A Familiar and Her Wizard
Maggie flicked her tail as a fairy buzzed near the open window, hovered for a moment, and darted away. Tempting, but Maggie's humility had limits and falling from the tower's highest window was beyond them. Besides, she was too busy luxuriating in the sunlight, her black fur soaking it up. Soon she would have to retire to the cool stone floor. Busy day.
Occupied as she was, she could only spare an ear twitch for Barclay as he bustled into the room.
"Maggie! Look what I bought at the diggers' auction. Practically stole it from the other wizards. It's an ancient puzzle box." Something heavy clunked onto the work table. "I can't believe no one else was interested in it."
That got her attention. She jumped down from the sill, trotted amidst the clutter, and leapt onto the table. The wooden box was bigger than she was and had many complex inlays. She sniffed at a corner. Through the fresh oil, it still smelled of deep earth. She shook a paw.
"Don't be so dismissive. Think of the double mystery; what it contains and how to reveal it."
Maggie sat down and looked up at him. "Mew?"
He rubbed her head. "Sorry, puzzles before lap time."
"Jealousy does not become you. Let's see..." He laid his hands on the box and started murmuring a mantra of focus. Maggie crouched on the corner of the table as he shifted bits of inlay this way and that.
Several minutes later the box clicked. "Yes! First position!"
Maggie's head snapped up. A very large spider was lowering itself from the rafters directly over the wizard, its four front legs spread wide with aggression.
Maggie packed herself down into her hindquarters, wiggling with anticipation. As the spider neared Barclay's bare neck, she sprang over his hunched shoulders and swatted. The spider smacked into the far wall and fell. Dragging legs, it tried to get away, but she bounded after it and sank her teeth into its back. She carried the wiggling thing to the window and watched it fall. A swarm of fairies was on it before it hit the ground.
Maggie started bathing her foreleg vigorously, hoping to scrub away the taste. The foreleg led to paw-licking, which led to face-washing. She was finishing up when Barclay gave a little jump.
"I got the next one! Now, how to reach the third position..."
A small black-and-red clad goblin popped into being by the potted lemon tree. Assassin colors. Startled, it looked around. When it saw Barclay's back, its eyes narrowed and it drew a wickedly curved dagger from its belt. Although little more than knee-high to the wizard, the goblin crept toward him.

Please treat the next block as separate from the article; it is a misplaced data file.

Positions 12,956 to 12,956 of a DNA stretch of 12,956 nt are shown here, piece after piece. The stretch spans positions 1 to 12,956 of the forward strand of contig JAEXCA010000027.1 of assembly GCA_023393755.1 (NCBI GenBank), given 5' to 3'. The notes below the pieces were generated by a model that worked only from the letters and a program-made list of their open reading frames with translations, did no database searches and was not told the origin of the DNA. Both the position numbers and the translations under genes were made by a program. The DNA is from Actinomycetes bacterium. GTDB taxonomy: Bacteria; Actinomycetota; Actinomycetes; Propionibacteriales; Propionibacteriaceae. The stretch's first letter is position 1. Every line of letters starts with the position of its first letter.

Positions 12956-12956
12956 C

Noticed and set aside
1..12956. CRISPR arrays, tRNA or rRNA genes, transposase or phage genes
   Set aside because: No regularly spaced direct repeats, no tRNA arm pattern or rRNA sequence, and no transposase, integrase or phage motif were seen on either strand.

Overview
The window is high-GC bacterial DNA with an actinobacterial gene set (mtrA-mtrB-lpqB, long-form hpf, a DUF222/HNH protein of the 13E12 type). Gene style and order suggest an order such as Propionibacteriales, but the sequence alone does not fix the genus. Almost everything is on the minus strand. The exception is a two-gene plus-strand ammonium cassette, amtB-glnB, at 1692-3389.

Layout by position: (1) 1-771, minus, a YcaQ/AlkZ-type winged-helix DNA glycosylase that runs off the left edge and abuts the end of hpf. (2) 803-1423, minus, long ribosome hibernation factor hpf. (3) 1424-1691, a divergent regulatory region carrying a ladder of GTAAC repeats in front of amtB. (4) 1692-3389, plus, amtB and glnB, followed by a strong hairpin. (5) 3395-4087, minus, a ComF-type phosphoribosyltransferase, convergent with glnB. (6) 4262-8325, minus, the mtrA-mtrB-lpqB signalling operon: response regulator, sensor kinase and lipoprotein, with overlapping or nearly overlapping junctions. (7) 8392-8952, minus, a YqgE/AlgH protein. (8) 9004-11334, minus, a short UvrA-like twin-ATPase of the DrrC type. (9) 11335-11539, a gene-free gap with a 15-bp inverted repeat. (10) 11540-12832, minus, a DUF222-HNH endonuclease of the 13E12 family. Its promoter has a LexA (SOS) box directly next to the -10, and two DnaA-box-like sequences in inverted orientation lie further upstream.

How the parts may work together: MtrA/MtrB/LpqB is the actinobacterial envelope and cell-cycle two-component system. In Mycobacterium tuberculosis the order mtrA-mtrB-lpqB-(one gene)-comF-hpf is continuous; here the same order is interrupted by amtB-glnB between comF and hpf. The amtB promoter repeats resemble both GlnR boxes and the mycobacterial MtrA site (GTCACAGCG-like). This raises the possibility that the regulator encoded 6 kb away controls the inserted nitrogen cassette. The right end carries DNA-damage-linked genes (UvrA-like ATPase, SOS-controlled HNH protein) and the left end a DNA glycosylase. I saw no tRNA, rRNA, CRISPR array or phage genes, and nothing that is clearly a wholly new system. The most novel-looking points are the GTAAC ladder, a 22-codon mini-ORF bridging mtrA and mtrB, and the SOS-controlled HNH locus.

Maggie sprang, her size tripling in midair. The goblin was turning toward her even as she hit, jaws latching onto its throat and bearing it to the ground. The goblin stabbed at her several times before the end, but the blade turned aside, unable to pierce her skin.
"Maggie, please!" Barclay said without turning. "Iím trying to concentrate."
It took more effort to get the goblin out the window than the spider. Maggie didn't look to see if the fairies feasted. She lapped the blood from the sill and floor, shrank, and settled in for a full bath.
When the bath was interrupted by a joyous shout from Barclay, a sickly white demon, tall and sharp, appeared in the middle of the room. It stepped over a pile of books and toward the wizard, claws extended. Venom dripped from its jaws, hissing against tome and stone.
Maggie stalked toward the demon, a low growl in her throat. The demon turned and started to snarl, but stopped. Maggie went still. Despite her cat guise, recognition dawned in its otherworldly eyes, followed by uncertainty. It glanced at the wizard. Maggie took two quick steps and went still again. Holding up its hands in supplication, the demon stepped back and vanished.
She returned to her bathing.
"Yes! I've done it! Oh, Maggie, look!" Barclay held aloft a small, yellowed scroll with flaking edges.
Rear leg high, Maggie gazed at the scroll. It burst into flames.
"Whoa!" Barclay dropped the scroll, which was already fully engulfed. It drifted to the floor and fell to ash, the final threat eliminated. "Ohhh, there must have been a magical trap on the box. Somehow I missed it." He dropped into a chair, leaned it back on two legs, and put his feet on the table.
Maggie jumped into his lap. Purring, she stood on his chest to nuzzle his chin. He chuckled.
"Why can't you be more like other familiars? They actually help their wizards." He scratched her behind the ears. "I guess no matter what I call you, you're just an alley cat who found a home. Still, I'm inordinately fond of you."
Still purring, Maggie kneaded his stomach before curling up. She was inordinately fond of him too.